Why Is Puppy Class So Important?
Updated: Jul 28
By Dr. Kelsey Woolsey, DVM
I recommend that every puppy be taken to puppy class regardless of its size, behavior, or intended lifestyle. I often get asked “Well, is puppy class really necessary? I have trained puppies before and he is mostly going to be an indoor dog.” The answer is always YES, puppy class is necessary. Here is why:
The puppy socialization period is from around 3 weeks of age to 12-16 weeks of age. This is the most influential stage in a puppy’s life relative to social behavior and learning. Most puppies are adopted around 8 weeks of age. This leaves the new owner with only a few weeks to continue exposing the puppy to new stimuli and situations.
Puppy class provides exposure to new people and dogs in a controlled and safe environment. Puppies that are appropriately exposed to a variety of situations, people, and animals are less likely to develop fear and anxiety in the future. Having a trainer that can guide you and help you recognize when your puppy is comfortable versus afraid ensures that your puppy views the new exposure as a positive experience.
Every dog at some point in its life is going to have to be handled by a stranger whether it is by a friend, a pet sitter, or a veterinarian. Teaching a puppy how to positively and appropriately interact with strange humans at a young age sets them up for success in the future.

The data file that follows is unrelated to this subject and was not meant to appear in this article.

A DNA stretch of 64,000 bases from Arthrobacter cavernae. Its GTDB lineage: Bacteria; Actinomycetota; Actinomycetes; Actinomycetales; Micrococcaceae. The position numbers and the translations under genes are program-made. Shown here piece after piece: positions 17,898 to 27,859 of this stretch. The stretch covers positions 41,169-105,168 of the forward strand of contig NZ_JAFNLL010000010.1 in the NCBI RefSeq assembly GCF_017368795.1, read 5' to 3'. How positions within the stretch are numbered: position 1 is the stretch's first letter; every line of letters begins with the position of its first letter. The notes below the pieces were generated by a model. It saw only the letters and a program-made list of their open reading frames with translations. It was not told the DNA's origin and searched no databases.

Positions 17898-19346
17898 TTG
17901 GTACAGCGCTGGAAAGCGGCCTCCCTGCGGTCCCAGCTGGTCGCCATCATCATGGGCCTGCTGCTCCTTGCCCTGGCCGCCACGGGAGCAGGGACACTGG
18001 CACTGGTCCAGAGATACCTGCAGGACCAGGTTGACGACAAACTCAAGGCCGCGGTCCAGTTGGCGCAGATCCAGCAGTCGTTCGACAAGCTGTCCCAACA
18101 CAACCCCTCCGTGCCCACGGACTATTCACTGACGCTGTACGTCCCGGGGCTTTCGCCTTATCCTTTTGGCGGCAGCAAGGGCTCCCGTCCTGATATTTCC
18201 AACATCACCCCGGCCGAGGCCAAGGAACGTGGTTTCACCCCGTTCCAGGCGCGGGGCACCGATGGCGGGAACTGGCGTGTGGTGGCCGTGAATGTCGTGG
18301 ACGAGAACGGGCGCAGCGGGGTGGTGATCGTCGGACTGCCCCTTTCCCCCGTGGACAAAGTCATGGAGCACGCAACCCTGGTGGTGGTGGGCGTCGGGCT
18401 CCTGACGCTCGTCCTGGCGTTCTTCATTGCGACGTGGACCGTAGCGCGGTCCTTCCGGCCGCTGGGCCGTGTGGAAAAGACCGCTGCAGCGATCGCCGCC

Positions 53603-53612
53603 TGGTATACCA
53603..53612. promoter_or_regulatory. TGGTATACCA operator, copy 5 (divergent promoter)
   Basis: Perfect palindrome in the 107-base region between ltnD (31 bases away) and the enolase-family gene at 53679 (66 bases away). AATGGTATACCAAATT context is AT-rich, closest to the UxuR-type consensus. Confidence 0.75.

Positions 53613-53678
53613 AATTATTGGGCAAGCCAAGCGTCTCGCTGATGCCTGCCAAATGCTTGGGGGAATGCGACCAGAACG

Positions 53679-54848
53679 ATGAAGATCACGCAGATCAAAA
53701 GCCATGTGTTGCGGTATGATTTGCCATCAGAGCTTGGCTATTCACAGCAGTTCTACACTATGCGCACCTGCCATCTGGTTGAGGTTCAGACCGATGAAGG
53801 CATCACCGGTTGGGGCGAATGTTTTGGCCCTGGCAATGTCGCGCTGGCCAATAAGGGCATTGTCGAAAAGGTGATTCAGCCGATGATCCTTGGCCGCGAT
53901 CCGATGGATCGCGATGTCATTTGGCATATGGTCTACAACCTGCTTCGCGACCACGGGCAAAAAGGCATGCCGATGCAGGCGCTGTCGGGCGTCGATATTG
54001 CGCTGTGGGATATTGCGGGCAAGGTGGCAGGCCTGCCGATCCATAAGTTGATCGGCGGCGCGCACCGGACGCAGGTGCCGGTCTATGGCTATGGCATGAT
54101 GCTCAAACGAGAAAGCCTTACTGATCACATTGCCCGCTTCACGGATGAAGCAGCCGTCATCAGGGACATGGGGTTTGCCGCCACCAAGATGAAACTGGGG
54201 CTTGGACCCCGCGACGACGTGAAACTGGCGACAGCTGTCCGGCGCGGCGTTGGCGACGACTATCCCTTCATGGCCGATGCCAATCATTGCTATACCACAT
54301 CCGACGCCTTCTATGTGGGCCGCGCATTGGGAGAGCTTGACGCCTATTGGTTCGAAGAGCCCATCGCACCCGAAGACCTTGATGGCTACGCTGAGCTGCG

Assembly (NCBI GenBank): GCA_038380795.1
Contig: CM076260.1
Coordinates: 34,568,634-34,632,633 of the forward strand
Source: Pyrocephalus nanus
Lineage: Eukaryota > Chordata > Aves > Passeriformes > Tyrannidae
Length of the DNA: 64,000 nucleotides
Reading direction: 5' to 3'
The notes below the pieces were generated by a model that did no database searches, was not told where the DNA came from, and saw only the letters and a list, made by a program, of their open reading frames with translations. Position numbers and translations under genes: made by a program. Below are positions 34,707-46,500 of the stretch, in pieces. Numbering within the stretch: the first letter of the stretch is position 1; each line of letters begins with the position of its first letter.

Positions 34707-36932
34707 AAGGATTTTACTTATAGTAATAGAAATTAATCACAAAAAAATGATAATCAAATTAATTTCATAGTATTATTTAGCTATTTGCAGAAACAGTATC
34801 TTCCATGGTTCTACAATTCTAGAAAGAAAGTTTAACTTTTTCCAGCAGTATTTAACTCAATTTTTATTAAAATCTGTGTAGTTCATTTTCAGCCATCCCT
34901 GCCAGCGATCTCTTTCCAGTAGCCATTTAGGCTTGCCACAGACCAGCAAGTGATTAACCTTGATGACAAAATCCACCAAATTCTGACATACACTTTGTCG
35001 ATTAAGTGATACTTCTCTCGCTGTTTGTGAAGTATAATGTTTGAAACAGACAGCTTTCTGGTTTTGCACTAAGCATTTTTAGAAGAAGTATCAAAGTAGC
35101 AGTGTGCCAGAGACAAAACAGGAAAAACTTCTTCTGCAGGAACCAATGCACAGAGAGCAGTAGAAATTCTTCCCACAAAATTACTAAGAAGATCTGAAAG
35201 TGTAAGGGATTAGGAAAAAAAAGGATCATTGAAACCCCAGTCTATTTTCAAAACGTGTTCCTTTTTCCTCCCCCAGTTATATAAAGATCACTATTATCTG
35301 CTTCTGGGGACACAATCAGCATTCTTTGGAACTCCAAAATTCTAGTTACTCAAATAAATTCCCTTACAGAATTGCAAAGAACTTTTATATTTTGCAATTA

Puppy class sets up a foundation of communication between you and your puppy. Having this foundation of communication gives you tools to help you and your puppy work through challenging situations that arise and positively address any unwanted behaviors that may develop in the future.
A side note on puppy classes: I do not recommend “puppy boot camps”. These are classes where puppies stay at the training facility for around 2 weeks without their owner. I do not recommend these because the relationship and foundation of communication that is built is not between owner and puppy. Your puppy may be learning basic commands and behaviors, but you are not learning how to give and reinforce those commands.
“What if I adopted a puppy that is older than 16 weeks or an adult dog? Should I still do training classes?” The answer is YES! Although the socialization period is over, it is never too late to learn basic commands that help your dog be a good family member and member of society. Working with a trainer will give you tools to work through any fears or anxieties your adult dog may have or develop. Training can also provide your adult dog with much needed mental and physical enrichment.
When choosing a puppy class or trainer it is important to pick an appropriate positive reinforcement trainer that provides a fear free and force free environment for learning. This handout from the American College of Veterinary Behaviorists gives pet owners some tips on picking a trainer: https://cdn.ymaws.com/www.dacvb.org/resource/resmgr/docs/How-to-select-a-trainer-owne.pdf
For Oregon residents, this website makes it easy to find trainers, veterinarians, pet sitters, and other pet professionals that subscribe to force free methods: https://forcefreeoregon.org/services/